All religions have splinter groups that are not consistent with the fundamental principles of that religion. All religions have “cults” and charismatic leaders who delude their followers into stupid and perverted twists on the original religion. For Christianity to be “fundamental” means to love more, but that is not true for Islam. Islamic fundamentalism doesn’t need a cult to make it dangerous, it has always been a militaristic and imperialistic religion, and it is a great blessing to the world for most of its adherents to be “moderate” about their religion. It is a shame for so many Christians to be “moderate” about theirs.

There have been seminars and conferences to bring about some understanding of what has radicalized Muslim young adults. Opinions have been offered about poverty, displacement, alienation, and other emotional and social causes. It seems like it is forbidden to simply say, “ah, how about religion?” If it could simply be renewed fervency of Islamic practice that means it is fairly unpredictable, or very predictable, depending on how you look at it.

The secular West has a very hard time trying to figure this out. We seem to have the expectancy that people will privatize their religious beliefs, be non-intrusive to others, and that religious adherents would subordinate their beliefs to a Western pluralism. Secularists have few tools to understand Islam nor do they have the ideas to clearly speak to its dangers without sounding undemocratic. The mass migration of Muslims to countries of the West without their willingness to assimilate either to Christianity, or to Western secular ideas (and this is not to include materialism or technology which Muslims can readily embrace) makes radicalized individuals, in our midst, far too possible. For Christians being a martyr means to die for your faith, for a Muslim it means killing infidels while you die for your faith.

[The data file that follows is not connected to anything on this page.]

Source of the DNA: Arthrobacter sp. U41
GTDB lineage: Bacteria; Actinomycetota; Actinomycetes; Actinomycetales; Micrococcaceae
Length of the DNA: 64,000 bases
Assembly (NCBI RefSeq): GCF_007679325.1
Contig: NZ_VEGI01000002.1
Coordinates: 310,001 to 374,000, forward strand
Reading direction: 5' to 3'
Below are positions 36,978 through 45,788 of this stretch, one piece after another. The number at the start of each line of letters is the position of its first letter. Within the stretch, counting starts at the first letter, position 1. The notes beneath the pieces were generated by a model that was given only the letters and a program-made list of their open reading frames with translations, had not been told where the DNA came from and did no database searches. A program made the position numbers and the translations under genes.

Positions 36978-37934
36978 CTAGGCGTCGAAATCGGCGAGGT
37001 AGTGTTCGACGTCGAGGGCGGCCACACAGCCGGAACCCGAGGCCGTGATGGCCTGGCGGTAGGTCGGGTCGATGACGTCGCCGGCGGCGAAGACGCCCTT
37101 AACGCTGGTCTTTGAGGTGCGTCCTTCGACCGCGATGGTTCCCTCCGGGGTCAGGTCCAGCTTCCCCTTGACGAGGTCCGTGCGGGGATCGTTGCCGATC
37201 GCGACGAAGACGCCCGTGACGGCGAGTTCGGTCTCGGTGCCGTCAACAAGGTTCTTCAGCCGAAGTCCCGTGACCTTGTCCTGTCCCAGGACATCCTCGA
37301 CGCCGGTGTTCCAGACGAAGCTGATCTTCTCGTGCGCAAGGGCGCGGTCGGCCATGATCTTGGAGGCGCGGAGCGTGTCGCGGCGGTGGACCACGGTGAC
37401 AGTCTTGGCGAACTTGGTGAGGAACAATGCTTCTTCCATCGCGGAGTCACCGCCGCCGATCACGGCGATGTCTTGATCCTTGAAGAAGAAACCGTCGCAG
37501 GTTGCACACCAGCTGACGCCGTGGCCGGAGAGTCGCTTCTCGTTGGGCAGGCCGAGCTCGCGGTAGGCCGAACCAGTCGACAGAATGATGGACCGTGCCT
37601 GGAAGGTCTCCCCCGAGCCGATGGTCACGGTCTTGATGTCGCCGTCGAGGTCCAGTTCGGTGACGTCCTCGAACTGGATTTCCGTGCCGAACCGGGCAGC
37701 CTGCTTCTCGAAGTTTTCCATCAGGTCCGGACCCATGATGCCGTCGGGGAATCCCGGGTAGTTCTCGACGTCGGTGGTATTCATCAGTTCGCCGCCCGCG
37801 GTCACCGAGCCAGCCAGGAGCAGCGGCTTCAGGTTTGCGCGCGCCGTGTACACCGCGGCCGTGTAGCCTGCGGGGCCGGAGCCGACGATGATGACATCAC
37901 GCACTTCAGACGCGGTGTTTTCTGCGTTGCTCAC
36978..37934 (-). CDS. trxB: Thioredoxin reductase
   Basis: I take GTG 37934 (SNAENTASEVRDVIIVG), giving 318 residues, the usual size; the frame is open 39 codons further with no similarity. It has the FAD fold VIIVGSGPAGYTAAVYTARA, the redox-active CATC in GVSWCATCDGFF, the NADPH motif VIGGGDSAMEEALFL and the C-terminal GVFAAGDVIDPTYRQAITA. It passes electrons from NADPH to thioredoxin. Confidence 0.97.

We are not speaking of crazy people here nor of deadbeats and losers. We are talking about smart, educated, earnest young people who want to make a difference in life. Unfortunately the religion they have become fervent about means that to make a difference might come through murder, beheading, suicide bombing, kidnapping of young women, and taking children into slavery. Since the West has decided it doesn’t know what its values are, or which cultural values it should keep, it has opened the door to all kinds of difficulty in stemming what it will call “inexplicable” acts of violence.

There is another problem that is closer to home for Christians. The question is how can we love Muslim people while understanding that the religion they hold might cause them to act in hate toward us, and might motivate them to kill us, and has motivated other Muslims to kill our brothers and sisters around the world? How can we love Muslims who hold to a religion that might at any time motivate some of them to kill our military members, our own sons and daughters, in the name of their Allah? This is hard, but it has always been hard for Christians to love those that hate them, and yet at the same time it has always been the command of Christ for us to do so. In times like these we will need to believe that the grace of God is able to help us to do just that.